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So will Narendra Modi use COVID for major economic reforms?

Will Prime Minister Narendra Modi use this crisis not only to provide relief but to initiate radical economic reform? He displayed his oratorical skills in speaking to the nation on Tuesday on a massive package of 20 trillion rupees (10% of GDP) to combat Covid-19, revive the economy, and start economic reforms. His aim was to inspire rather than inform, as he did not give details. This was left to Finance Minister Nirmala Sitaraman to introduce over installments that started on Wednesday.

Modi said India has the grit, determination, and talent to become great through atmanirbharta (self-sufficiency or self- reliance). India will help save the world by supplying medicines and equipment through global supply chains, which, puzzlingly, he mixed up with local supply chains. It has repeatedly emphasized self-sufficiency and localisation, although it implies that this is associated with global prosperity.

So will Modi use Covid for major economic reforms?

Sorry, the contradictions between self-sufficiency and globalization cannot be orated away. Sitharaman started providing package details. Something called Lockdown 4 will appear after May 18. Modi warned, rightly, that the health crisis will last for a long time. Danger: We can switch from one lock after the other till Lockdown. 20 or more, with more oratory but no return to normalcy.

Global prosperity in the last century was created through the massive expansion of global trade and investment. "Productivity is not everything, but in the long run It is almost everything,". Competitive markets create a relentless search to improve productivity that spurs economic growth and prosperity. This means specialising and prosperity. It means specialising in, and exporting, what you can do best while importing the rest.

Alternatively, if you aim to achieve self-sufficiency regardless of competitiveness, your productivity will fall behind others who are heading towards globalisation: the story of Jawaharlal Nehru vs Lee Kuan Yew. Swadeshi Jagran Manch (SJM) might not understand this, but Modi does.

The opening does not mean de-industrialization, as critics feared when India opened in 1991. Modi is proud that India is helping everyone supply medicines. However, remember, when Nehru created the Indian Public Sector of Medicines and Medicines Limited (IDPL) to make India self-sufficient in pharmacy, it failed miserably. In contrast, today's booming pharma industry is firmly embedded into global chains, 70% of its ingredients are imported from China, and half of its production is exported.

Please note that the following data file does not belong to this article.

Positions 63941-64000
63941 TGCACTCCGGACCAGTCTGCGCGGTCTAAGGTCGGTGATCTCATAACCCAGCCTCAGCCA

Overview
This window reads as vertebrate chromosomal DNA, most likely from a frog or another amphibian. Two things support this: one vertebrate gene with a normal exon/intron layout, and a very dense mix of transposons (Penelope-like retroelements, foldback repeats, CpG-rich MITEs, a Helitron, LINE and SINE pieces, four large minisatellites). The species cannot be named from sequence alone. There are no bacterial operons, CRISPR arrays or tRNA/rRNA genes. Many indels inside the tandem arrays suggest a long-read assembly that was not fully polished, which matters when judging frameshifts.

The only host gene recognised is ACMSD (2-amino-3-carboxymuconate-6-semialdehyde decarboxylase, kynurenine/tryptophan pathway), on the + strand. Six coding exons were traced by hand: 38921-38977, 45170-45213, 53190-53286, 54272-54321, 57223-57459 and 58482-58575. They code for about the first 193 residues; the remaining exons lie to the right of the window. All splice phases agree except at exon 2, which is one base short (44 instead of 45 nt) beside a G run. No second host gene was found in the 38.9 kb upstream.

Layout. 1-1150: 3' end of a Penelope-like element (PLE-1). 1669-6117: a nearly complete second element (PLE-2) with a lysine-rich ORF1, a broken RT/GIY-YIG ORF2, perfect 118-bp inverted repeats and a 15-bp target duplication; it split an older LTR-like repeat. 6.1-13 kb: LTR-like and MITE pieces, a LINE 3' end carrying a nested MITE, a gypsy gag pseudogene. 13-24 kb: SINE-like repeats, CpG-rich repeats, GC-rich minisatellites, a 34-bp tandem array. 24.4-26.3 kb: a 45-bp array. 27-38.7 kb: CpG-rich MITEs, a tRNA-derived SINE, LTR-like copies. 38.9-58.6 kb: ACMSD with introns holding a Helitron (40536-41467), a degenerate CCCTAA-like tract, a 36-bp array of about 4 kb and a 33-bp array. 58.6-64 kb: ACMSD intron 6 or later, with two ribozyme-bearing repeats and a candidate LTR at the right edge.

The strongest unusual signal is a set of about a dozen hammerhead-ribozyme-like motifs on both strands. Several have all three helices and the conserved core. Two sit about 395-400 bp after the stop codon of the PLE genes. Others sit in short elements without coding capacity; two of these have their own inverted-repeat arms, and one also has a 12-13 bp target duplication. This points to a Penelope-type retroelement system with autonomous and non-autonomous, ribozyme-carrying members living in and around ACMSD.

Sitharaman's first stimulus package of 1.8% of GDP announced on March 24 included several measures that were already in the budget. So the additional stimulus was half. Others and I urge Modi to ignore fears of a credit downgrade by rating agencies and to seek a major relief package. It exceeded expectations by allocating 10% of GDP  for needy individuals and enterprises.

So will Modi use Covid for major economic reforms?

His speech was aimed at attracting investments being diverted out of China. A lover of translations, he promised radical changes in labour, land, liquidity, and laws to revive the economy and "make in India". This sounds good, but let's wait for more details.

His package included massive RBI measures already announced, so exaggerates the size size of any new stimulus. Some analysts estimate that Indian GDP will be -5% or worse in 2020-21. The consequent revenue will take the combined income Centre-state deficit between the combined Centre-state deficit to 11-12% of GDP. In such a grim situation, the new package is unlikely to reach an additional 10% of GDP financially.

Economist  Karthik Muralidharan argued that a public health splurge of Rs 75,000 crore annually in testing, tracking, and isolating 1-3% of the infected cases was the right way, not the locks costing Rs. 2 crores per week. Implementation will be difficult. However, Modi needs to follow this wise advice to focus on the affected few, not on lockdowns hurting a billion people.
Many senior BJP ministers have suspended all labor laws except for a few for 3-4 years to attract investment. This is an effort worth making for politically difficult reforms under the cover of the Covid-19 crisis. But while India needs reforms for labor flexibility, it also needs ILO-compliant laws that protect worker health and grievance mechanisms. The employment and dismissal approach must be accompanied by unemployment insurance and recycling.

Suspending labor laws for 3-4 years will not attract sceptical foreign investors. They will seek a permanent change of laws. Other political parties must win gradually, or else they will reflect reforms when they come to power. All parties followed the reform path after 1991. Will they do it again?

India needs land reforms for rapid acquisition, to make possession simple and popular so that the lease can be used to boost small non-economic packages on large, viable farms. The current outrage must be stopped to extort large sums of money to convert farmland into non-farm land by declaring that large areas are free of permits. Legal reforms are absolutely essential. But let's see what Modi thinks.

If Modi takes advantage of the Covid-19 Crisis to make reasonable and late reforms, we will be happy to forgive all the hype about the scale of stimulus and the perceived double talk about self-sufficiency while actually globalising.

Source: TheEconomicTimes,The hindu

Also Read: Covid-19 Relief Package: Top Five Income Tax Relaxations

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